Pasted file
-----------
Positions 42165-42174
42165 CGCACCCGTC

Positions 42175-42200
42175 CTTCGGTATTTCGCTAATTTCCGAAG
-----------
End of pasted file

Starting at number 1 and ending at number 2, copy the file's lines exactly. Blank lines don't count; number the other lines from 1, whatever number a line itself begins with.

Positions 42165-42174
42165 CGCACCCGTC